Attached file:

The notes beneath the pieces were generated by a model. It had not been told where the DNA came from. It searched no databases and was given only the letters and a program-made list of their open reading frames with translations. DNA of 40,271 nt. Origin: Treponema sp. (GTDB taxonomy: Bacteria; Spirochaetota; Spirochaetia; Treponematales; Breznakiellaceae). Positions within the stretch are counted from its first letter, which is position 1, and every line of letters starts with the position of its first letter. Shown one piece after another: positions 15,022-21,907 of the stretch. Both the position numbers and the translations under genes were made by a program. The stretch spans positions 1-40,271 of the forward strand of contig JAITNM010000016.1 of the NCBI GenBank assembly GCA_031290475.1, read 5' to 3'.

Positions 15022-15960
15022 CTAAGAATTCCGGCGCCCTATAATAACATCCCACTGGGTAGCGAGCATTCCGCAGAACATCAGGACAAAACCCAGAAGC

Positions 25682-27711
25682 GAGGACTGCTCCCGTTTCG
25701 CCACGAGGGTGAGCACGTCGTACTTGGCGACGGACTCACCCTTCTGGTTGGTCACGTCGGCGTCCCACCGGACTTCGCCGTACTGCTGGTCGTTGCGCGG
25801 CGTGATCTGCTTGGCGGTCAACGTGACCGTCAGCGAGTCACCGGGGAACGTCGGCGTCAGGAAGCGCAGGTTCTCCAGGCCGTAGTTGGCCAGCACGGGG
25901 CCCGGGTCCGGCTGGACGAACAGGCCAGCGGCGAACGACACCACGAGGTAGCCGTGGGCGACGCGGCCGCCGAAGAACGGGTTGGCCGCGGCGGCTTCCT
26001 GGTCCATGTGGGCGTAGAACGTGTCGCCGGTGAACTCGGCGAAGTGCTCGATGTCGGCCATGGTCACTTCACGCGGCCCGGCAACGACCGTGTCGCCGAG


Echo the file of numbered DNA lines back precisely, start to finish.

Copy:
The notes beneath the pieces were generated by a model. It had not been told where the DNA came from. It searched no databases and was given only the letters and a program-made list of their open reading frames with translations. DNA of 40,271 nt. Origin: Treponema sp. (GTDB taxonomy: Bacteria; Spirochaetota; Spirochaetia; Treponematales; Breznakiellaceae). Positions within the stretch are counted from its first letter, which is position 1, and every line of letters starts with the position of its first letter. Shown one piece after another: positions 15,022-21,907 of the stretch. Both the position numbers and the translations under genes were made by a program. The stretch spans positions 1-40,271 of the forward strand of contig JAITNM010000016.1 of the NCBI GenBank assembly GCA_031290475.1, read 5' to 3'.

Positions 15022-15960
15022 CTAAGAATTCCGGCGCCCTATAATAACATCCCACTGGGTAGCGAGCATTCCGCAGAACATCAGGACAAAACCCAGAAGC

Positions 25682-27711
25682 GAGGACTGCTCCCGTTTCG
25701 CCACGAGGGTGAGCACGTCGTACTTGGCGACGGACTCACCCTTCTGGTTGGTCACGTCGGCGTCCCACCGGACTTCGCCGTACTGCTGGTCGTTGCGCGG
25801 CGTGATCTGCTTGGCGGTCAACGTGACCGTCAGCGAGTCACCGGGGAACGTCGGCGTCAGGAAGCGCAGGTTCTCCAGGCCGTAGTTGGCCAGCACGGGG
25901 CCCGGGTCCGGCTGGACGAACAGGCCAGCGGCGAACGACACCACGAGGTAGCCGTGGGCGACGCGGCCGCCGAAGAACGGGTTGGCCGCGGCGGCTTCCT
26001 GGTCCATGTGGGCGTAGAACGTGTCGCCGGTGAACTCGGCGAAGTGCTCGATGTCGGCCATGGTCACTTCACGCGGCCCGGCAACGACCGTGTCGCCGAG